The grim-looking fella wearing a black Adidas tracksuit hanging slackly from his broad frame didn’t appear to be the sort you’d figure for a globetrotting, multi-million-dollar-swindling, authority-duping mountebank that the female Assistant District Attorney was describing late Friday night inside a Manhattan Criminal Courtroom.
Perhaps that’s the most obvious knock on Douglas Arntsen, a 34-year-old real estate attorney who, according to his attorney
Allen Alan Lewis, is a native Staten Islander with deep ties to the borough and the two parishes he attended as a kid—St. Peter’s Church and Our Lady Star of the Sea—not to mention his hardworking parents. Indeed, in testimony now immortalized in criminal court documents, the defendant, insisted Mr. Lewis, was raised by a law-abiding architect and an assistant principal at a local school.
“He deserves to be treated as a person who has never been arrested before,” said Mr. Lewis during a criminal court arraignment proceeding late Friday night–”[as a] US citizen with deep community ties.”
Prosecutor Sophi Jacobs charged Mr. Arntsen, while working as an attorney at Crowell & Moring, with embezzling $7 million from real estate client Regal Real Estate, run by the emphatically-named William Punch.
And in a shocker of a revelation, Mr. Arntsen is now being investigated for “the theft and misappropriation of up to $21 million” from a second (and unidentified) corporate client, according to Manhattan prosecutors.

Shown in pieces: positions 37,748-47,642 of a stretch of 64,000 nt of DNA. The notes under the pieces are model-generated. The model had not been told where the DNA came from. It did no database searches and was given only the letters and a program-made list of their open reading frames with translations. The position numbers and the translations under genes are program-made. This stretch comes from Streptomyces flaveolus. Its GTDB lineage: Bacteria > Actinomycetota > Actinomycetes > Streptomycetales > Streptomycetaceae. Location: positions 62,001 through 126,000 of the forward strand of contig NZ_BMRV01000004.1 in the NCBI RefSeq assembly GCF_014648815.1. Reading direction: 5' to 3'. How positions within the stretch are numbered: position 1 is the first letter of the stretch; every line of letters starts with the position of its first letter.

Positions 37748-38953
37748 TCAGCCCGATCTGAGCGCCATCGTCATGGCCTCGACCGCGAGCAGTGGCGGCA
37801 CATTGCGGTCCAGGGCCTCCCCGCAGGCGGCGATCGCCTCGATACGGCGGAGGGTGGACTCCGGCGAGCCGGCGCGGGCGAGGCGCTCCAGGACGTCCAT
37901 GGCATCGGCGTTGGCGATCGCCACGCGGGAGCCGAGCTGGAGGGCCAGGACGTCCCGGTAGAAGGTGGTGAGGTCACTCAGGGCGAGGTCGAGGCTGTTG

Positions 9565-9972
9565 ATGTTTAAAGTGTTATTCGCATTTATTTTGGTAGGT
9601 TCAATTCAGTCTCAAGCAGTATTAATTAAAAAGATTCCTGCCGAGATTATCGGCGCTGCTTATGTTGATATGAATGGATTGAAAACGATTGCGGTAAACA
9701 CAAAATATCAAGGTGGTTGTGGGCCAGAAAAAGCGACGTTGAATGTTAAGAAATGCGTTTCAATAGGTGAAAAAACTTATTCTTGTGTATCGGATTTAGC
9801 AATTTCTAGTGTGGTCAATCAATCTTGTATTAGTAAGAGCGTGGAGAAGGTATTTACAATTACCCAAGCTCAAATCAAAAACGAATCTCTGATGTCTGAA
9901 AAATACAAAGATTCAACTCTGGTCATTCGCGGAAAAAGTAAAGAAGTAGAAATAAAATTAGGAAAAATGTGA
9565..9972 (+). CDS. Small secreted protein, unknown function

Following Mr. Arntsen’s arraignment, Ms. Jacobs declined to comment on whether this second corporate client worked in real estate.
Mr. Arntsen is facing two counts of grand larceny in the first degree and one count of scheming to defraud in the first degree. He faces up to 25 years in prison if convicted of the top charge.
What prosecutors allege is simple: Mr. Arntsen was hired by Mr. Punch and Regal Real Estate, a real estate management firm owned by landlord Maurice Laboz, to assist in the sale of commercial and residential properties, including 112 Fulton Street, 3 East 17th Street, and 9 East 16th Street, among others in the company’s widespread portfolio.
Contracts of those sales —worth a total of $4.385 million—were executed for six of these properties, and the money, Mr. Arntsen claimed, was placed in an escrow account at Crowell & Moring on behalf of Mr. Punch.
Then things get a tad screwy: Mr. Arntsen admitted that he transferred the money into his own Citibank account, and that he invested some of it in a separate and unrelated business deal. Understandably bothered, Mr. Punch ordered his lawyer to retrieve the money, or at least what was left of it.
On September 13, Mr. Punch escorted Mr. Arntsen to a local Citibank branch, where the latter withdrew $1.842 million in bank checks. A trip to a Wells Fargo branch followed, and Mr. Arntsen withdrew another $43,000, which he subsequently handed to Mr. Punch. Mr. Punch, however, insisted that Mr. Arntsen still owed him a round-figured $2.5 million.
“He went through this whole convoluted story,” Mr. Punch told a Reuters reporter last year. “He had to go to Hong Kong to get the money back, and he wanted me to go to Hong Kong with him.”